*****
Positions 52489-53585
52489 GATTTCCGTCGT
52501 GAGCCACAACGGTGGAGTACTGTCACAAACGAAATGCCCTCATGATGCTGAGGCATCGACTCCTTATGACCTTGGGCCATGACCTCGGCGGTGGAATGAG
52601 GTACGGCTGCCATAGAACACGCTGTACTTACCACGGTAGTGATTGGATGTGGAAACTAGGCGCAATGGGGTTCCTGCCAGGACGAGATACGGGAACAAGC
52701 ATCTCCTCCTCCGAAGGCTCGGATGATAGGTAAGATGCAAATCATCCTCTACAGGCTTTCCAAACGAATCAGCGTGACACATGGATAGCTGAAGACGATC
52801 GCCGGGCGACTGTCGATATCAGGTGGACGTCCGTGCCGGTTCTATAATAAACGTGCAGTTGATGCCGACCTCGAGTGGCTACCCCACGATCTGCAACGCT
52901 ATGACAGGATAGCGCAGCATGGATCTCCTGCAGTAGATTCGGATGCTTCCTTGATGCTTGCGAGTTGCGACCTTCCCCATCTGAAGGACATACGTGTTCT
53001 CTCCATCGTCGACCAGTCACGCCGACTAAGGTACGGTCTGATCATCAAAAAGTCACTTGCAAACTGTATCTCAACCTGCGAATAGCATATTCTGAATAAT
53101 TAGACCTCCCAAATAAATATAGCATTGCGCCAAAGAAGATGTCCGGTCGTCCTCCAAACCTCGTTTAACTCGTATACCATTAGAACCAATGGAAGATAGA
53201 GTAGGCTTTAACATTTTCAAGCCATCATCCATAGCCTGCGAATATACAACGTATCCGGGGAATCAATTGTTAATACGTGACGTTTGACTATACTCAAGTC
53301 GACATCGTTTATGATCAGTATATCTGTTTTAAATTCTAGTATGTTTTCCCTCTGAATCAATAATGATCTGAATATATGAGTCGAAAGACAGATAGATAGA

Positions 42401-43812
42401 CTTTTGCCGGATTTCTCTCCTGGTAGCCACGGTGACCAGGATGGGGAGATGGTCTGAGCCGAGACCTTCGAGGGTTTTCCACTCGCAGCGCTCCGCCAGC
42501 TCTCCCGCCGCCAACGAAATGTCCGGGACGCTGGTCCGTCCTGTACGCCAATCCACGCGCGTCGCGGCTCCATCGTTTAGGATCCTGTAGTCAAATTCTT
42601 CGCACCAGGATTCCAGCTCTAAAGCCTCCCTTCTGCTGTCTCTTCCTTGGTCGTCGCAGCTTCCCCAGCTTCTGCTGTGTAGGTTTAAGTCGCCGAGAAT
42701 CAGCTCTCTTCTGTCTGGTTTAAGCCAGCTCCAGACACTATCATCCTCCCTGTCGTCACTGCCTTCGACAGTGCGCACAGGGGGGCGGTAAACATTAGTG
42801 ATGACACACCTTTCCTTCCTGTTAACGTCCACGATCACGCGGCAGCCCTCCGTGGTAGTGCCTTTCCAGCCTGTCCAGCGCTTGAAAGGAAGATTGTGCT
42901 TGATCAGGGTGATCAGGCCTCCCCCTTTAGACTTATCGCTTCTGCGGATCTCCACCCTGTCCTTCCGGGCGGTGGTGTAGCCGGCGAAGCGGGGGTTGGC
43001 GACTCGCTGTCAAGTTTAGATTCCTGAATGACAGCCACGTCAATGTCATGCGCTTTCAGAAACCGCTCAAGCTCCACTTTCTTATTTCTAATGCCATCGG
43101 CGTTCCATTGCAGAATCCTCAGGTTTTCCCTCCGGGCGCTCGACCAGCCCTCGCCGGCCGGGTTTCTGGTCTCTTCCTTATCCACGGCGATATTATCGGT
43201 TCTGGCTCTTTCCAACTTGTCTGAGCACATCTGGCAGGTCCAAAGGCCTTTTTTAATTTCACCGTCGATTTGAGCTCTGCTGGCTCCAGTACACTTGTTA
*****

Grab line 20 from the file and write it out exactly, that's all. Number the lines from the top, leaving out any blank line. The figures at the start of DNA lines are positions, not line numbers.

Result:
43101 CGTTCCATTGCAGAATCCTCAGGTTTTCCCTCCGGGCGCTCGACCAGCCCTCGCCGGCCGGGTTTCTGGTCTCTTCCTTATCCACGGCGATATTATCGGT